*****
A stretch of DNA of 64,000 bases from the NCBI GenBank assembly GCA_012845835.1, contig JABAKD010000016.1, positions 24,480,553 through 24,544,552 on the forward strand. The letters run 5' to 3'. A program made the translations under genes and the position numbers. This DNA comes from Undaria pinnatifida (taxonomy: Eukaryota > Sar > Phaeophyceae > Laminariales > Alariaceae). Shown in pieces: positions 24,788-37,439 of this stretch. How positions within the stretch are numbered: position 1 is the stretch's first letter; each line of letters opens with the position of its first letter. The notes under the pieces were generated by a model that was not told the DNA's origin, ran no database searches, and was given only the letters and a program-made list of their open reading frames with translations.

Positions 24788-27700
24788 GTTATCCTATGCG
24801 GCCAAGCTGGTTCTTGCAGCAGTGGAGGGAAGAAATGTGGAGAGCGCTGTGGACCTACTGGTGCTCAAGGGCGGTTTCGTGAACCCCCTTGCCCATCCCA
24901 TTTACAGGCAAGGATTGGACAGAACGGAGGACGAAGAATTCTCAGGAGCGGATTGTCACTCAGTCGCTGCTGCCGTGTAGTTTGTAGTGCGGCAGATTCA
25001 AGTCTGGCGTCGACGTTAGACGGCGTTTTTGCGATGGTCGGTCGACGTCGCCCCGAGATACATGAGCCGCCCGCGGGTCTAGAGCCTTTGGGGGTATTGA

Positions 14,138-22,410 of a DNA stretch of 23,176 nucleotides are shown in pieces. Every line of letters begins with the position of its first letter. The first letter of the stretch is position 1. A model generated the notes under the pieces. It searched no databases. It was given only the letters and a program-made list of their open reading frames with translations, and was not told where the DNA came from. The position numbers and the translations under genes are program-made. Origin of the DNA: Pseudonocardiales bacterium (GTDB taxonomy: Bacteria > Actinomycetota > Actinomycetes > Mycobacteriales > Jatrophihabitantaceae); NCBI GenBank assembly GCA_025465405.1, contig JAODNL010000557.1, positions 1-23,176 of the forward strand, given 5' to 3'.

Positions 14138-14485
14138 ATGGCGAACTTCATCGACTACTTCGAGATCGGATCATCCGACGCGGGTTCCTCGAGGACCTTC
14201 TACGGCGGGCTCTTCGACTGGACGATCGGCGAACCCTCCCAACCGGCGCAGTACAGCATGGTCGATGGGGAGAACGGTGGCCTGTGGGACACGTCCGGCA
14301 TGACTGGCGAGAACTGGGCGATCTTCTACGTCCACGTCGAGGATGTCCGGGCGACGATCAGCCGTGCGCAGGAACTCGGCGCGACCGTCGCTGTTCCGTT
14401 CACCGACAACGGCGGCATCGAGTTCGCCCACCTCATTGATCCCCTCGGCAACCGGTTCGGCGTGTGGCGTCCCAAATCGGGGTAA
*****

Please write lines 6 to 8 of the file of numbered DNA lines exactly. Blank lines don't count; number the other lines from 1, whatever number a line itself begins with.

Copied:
25001 AGTCTGGCGTCGACGTTAGACGGCGTTTTTGCGATGGTCGGTCGACGTCGCCCCGAGATACATGAGCCGCCCGCGGGTCTAGAGCCTTTGGGGGTATTGA

Positions 14,138-22,410 of a DNA stretch of 23,176 nucleotides are shown in pieces. Every line of letters begins with the position of its first letter. The first letter of the stretch is position 1. A model generated the notes under the pieces. It searched no databases. It was given only the letters and a program-made list of their open reading frames with translations, and was not told where the DNA came from. The position numbers and the translations under genes are program-made. Origin of the DNA: Pseudonocardiales bacterium (GTDB taxonomy: Bacteria > Actinomycetota > Actinomycetes > Mycobacteriales > Jatrophihabitantaceae); NCBI GenBank assembly GCA_025465405.1, contig JAODNL010000557.1, positions 1-23,176 of the forward strand, given 5' to 3'.

Positions 14138-14485